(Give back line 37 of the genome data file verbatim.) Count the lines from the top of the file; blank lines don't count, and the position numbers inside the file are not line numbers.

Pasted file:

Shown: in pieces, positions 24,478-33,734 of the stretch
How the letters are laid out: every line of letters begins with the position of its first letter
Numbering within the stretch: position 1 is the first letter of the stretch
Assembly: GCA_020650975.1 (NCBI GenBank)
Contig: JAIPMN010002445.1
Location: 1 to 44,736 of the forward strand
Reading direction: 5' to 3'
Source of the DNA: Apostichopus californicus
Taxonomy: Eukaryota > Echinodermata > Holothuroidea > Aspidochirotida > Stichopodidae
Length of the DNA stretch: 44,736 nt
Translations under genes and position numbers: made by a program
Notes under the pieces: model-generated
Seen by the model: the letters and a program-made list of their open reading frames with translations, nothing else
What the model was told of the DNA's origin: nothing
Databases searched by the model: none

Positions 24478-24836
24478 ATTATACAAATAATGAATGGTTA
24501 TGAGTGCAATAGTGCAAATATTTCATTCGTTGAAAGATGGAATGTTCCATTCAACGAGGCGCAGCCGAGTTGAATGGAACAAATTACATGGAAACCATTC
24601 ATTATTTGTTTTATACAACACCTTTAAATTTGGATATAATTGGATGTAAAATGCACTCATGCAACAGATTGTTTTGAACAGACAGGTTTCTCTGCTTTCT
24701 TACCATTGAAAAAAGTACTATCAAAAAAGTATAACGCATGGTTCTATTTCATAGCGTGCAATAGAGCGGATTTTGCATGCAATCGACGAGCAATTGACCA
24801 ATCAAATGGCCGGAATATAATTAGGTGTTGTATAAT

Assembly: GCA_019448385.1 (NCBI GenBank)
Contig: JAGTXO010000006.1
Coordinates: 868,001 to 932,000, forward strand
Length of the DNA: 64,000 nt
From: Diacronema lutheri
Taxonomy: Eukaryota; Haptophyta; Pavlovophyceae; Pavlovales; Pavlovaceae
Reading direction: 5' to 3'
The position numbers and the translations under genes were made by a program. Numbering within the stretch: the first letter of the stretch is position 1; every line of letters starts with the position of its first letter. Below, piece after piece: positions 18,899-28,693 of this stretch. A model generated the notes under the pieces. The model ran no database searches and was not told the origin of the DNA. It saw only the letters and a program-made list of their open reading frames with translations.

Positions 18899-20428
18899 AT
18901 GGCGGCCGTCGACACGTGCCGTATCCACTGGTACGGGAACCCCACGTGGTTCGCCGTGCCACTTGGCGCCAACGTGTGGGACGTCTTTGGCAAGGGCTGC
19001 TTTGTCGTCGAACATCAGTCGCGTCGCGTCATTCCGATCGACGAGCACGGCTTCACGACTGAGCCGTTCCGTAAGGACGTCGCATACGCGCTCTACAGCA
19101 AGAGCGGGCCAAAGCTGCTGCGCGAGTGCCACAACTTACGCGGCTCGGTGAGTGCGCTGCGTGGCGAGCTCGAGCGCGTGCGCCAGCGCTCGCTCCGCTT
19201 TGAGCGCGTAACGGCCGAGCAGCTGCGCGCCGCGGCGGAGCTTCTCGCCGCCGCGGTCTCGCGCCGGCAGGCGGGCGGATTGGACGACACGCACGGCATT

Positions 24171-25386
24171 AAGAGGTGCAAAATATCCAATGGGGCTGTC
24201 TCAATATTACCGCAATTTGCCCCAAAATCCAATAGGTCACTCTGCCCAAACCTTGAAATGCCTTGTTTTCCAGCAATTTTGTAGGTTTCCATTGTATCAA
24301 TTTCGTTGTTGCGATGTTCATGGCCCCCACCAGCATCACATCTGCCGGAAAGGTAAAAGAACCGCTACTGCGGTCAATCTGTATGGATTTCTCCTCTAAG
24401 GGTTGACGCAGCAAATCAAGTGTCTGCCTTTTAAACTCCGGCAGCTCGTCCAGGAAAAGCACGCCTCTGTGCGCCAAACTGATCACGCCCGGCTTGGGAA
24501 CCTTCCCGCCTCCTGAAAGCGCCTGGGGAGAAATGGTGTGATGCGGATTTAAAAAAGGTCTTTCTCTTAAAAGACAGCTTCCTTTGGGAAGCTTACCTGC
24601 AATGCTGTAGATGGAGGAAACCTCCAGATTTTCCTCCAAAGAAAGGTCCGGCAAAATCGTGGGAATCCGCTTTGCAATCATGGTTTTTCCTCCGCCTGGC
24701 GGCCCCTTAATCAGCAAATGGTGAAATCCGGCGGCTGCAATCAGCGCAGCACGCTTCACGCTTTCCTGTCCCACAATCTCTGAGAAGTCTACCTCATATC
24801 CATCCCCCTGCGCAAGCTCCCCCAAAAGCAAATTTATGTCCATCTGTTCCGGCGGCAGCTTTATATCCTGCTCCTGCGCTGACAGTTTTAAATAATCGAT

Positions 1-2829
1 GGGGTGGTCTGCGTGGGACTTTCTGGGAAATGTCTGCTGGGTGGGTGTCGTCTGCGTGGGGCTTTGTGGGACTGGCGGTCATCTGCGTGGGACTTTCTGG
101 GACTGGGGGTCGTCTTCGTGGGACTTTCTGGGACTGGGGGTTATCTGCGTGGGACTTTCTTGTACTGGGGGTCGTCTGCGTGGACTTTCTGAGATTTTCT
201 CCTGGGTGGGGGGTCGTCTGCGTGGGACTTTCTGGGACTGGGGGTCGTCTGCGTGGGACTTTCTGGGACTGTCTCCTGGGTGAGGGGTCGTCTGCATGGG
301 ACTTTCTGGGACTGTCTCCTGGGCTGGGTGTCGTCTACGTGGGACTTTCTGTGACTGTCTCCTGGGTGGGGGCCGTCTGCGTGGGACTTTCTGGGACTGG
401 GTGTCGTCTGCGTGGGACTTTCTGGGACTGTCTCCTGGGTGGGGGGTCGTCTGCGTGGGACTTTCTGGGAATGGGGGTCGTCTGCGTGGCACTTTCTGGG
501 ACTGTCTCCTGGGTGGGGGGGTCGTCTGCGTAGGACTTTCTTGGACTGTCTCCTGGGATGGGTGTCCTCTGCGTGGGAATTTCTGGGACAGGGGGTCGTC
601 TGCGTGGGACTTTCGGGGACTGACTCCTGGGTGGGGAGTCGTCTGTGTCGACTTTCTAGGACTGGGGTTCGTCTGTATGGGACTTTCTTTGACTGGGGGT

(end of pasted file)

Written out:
24171 AAGAGGTGCAAAATATCCAATGGGGCTGTC